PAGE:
WATCH - Hurricane Irma: 200km/h winds, rain lash much of Florida
News24 - Monday 11th September, 2017
Miami - Hurricane Irma gave Florida a coast-to-coast pummelling with winds up to 200km/h on Sunday, swamping homes and boats, knocking out power to millions and toppling massive construction cranes over the Miami skyline.
The 640km-wide storm blew ashore in the mostly cleared-out Florida Keys, then marched up its western coast, its punishing winds extending clear across to Miami and West Palm Beach on the Atlantic side.
Irma was nearing the heavily populated Tampa-St Petersburg area late on Sunday, though in a much-weakened state. While it arrived in Florida a Category 4 hurricane, by nightfall it was down to a Category 2 with winds of 160kph. Meanwhile, more than 160 000 people waited in shelters state-wide as Irma headed up the coast.
There were no immediate reports of deaths in Florida. In the Caribbean, at least 24 were people were killed during Irma's destructive trek.
Bryan Koon, Florida's emergency management director, said late on Sunday that authorities had only scattered information about the storm's toll, but he remained hopeful.
"I've not heard of catastrophic damage. It doesn't mean it doesn't exist. It means it hasn't gotten to us yet," Koon said.
In the low-lying Keys, where a storm surge of over three metres was recorded, appliances and furniture were seen floating away, and Monroe County spokesperson Cammy Clark said the ocean waters were filled with navigation hazards, including sunken boats. But the full extent of Irma's wrath there was not clear.
The county administrator, Roman Gastesi, said crews would begin house-to-house searches on Monday to check on survivors. And an airborne relief mission, led by C-130 military cargo planes, was gearing up to bring emergency supplies to the Keys.
Storm surge was a big concern. The National Hurricane Center said a federal tide gauge in Naples reported a two metre rise in water levels in just 90 minutes late on Sunday.
Irma slams into Florida Keys
Miami - Hurricane Irma slammed into the Florida Keys Sunday, lashing the tropical island chain with fearsome wind gusts as it churns towards the US state's west coast where a mass exodus has turned cities into ghost towns.
Many streets were flooded in downtown Miami and other cities.
In downtown Miami, two of the two dozen construction cranes looming over the skyline collapsed in the wind. A third crane was reported down in Fort Lauderdale. No injuries were reported.
A Miami woman who went into labour was guided through delivery by phone when authorities couldn't reach her because of high winds and street flooding. Firefighters later took her to the hospital.
An apparent tornado spun off by Irma destroyed six mobile homes in Palm Bay, midway up the Atlantic coast. Flooding was reported along Interstate 4, which cuts across Florida's midsection.
Curfews were imposed in Miami, Tampa, Fort Lauderdale and much of the rest of South Florida, and some arrests of violators were reported. Miami Beach barred outsiders from the island.
Fort Lauderdale police arrested nine people they said were caught on TV cameras looting sneakers and other items from a sporting goods store and a pawn shop during the hurricane.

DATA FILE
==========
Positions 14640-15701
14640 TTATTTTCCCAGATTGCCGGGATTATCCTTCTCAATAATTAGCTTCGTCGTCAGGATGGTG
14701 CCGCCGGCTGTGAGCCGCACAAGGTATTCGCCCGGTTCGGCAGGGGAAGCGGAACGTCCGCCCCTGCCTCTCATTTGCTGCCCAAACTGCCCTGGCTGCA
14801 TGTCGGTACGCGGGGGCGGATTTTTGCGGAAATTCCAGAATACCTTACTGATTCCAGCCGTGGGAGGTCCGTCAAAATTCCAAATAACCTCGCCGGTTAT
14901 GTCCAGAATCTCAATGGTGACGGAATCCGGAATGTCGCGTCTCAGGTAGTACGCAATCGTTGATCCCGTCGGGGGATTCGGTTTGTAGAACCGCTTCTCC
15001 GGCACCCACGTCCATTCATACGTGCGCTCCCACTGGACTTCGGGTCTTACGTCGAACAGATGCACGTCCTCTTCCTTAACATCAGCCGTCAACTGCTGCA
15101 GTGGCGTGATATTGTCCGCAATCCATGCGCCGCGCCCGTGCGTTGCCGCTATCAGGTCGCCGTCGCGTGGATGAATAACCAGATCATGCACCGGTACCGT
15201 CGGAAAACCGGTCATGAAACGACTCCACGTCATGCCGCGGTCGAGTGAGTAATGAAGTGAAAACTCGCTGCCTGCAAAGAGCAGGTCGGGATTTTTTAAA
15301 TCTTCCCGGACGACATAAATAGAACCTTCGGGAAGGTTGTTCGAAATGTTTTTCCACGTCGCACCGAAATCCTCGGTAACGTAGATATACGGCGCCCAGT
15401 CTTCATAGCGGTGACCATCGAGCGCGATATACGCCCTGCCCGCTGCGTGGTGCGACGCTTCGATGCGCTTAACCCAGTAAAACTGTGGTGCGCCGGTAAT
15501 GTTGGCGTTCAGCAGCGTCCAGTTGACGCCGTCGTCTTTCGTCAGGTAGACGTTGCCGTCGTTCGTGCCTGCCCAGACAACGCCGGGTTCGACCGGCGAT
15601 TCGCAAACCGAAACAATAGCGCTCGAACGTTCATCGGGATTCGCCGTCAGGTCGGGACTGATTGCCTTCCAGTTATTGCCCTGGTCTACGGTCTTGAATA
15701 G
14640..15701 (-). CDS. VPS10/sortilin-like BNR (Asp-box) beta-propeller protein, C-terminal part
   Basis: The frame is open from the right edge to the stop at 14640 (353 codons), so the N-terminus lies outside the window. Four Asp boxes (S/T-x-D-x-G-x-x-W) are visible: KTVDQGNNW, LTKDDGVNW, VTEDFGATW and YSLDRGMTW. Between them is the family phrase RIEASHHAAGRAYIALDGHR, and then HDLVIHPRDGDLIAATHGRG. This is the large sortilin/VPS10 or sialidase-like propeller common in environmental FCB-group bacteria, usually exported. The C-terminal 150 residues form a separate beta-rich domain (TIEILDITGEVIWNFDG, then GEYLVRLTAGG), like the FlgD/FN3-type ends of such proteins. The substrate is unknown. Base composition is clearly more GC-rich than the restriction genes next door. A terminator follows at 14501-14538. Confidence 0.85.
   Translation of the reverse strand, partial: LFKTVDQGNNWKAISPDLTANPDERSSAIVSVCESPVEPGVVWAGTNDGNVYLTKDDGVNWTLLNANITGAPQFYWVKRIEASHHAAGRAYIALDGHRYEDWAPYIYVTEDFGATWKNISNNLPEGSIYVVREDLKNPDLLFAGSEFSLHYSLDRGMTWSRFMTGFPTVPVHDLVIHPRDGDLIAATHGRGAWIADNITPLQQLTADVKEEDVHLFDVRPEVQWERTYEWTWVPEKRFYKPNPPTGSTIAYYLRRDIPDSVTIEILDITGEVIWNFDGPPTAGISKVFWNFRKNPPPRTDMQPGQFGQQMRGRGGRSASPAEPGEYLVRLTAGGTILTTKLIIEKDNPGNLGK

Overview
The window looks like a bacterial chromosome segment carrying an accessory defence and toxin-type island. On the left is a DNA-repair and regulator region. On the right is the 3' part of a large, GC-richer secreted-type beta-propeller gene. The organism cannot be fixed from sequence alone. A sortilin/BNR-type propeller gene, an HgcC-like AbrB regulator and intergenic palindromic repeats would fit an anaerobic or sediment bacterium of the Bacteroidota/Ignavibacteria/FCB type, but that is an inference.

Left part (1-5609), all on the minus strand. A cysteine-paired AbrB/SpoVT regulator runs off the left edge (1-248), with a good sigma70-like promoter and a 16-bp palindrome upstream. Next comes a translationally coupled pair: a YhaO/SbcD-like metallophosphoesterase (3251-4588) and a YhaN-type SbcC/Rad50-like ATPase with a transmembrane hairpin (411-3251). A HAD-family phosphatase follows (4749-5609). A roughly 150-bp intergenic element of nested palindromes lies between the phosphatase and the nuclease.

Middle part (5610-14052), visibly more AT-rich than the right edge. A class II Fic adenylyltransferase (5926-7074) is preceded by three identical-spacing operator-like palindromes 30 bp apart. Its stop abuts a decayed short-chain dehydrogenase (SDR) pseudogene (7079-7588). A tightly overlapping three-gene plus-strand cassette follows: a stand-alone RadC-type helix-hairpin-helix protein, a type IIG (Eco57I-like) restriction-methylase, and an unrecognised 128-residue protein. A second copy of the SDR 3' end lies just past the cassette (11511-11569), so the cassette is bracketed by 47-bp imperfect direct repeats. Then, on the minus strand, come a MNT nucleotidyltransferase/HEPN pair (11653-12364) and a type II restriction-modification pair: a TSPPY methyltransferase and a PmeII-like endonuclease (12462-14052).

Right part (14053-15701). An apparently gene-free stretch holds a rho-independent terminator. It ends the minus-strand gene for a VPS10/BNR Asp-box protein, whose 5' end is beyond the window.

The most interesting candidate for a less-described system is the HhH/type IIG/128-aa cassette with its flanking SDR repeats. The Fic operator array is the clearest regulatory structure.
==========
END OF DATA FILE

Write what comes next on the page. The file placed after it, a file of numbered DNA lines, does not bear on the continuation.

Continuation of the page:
More than 3.3 million homes and businesses across the state lost power, and utility officials said it will take weeks to restore electricity to everyone.
While Irma raked Florida's Gulf Coast, forecasters warned that the entire state was in danger because of the sheer size of the storm.
7 million warned to evacuate
In one of the largest US evacuations, nearly seven million people in the Southeast were warned to seek shelter elsewhere, including 6.4 million in Florida alone.
About 30 000 people heeded orders to leave the Keys as the storm closed in, but an untold number refused, in part because, to many storm-hardened residents, staying behind in the face of danger is a point of pride.
John Huston, who stayed in his Key Largo home, watched his yard flood even before the arrival of high tide.
"Small boats floating down the street next to furniture and refrigerators. Very noisy," he said by text message. "Shingles are coming off."
WATCH: Drone footage from Naples, Florida shows the scope of damage and flooding left behind by Hurricane Irma
(Video: Brian Emfinger, LSM) pic.twitter.com/dORUs8w7Lr
- NBC News (@NBCNews) September 11, 2017
Irma made landfall just after 09:00 at Cudjoe Key, about 32km outside Key West. During the afternoon, it rounded Florida's southwestern corner and hugged the coast closely as it pushed toward Naples, Sanibel, Fort Myers and, beyond that, Sarasota, at 23kph.
Forecasters warned some places could see a storm surge of up to five metres of water.
Gretchen Blee, who moved with her husband to Naples from Long Island, New York, after Superstorm Sandy in 2012 heavily damaged their beach home, took cover in a hotel room as Irma raged.
"I said, 'Let's go and live the good life in paradise'," she said. "And here we are."
Irma at one time was the most powerful hurricane ever recorded in the open Atlantic, a Category 5 with a peak wind speed of 300 kph, and its approach set off alarm in Florida.
For days, forecasters had warned Irma was taking dead aim at the Miami area and the rest of the state's Atlantic coast. But then Irma made a more pronounced westward shift - the result of what meteorologists said was an atmospheric tug-of-war between weather systems that nudged Irma's crucial right turn into Florida's Gulf Coast.
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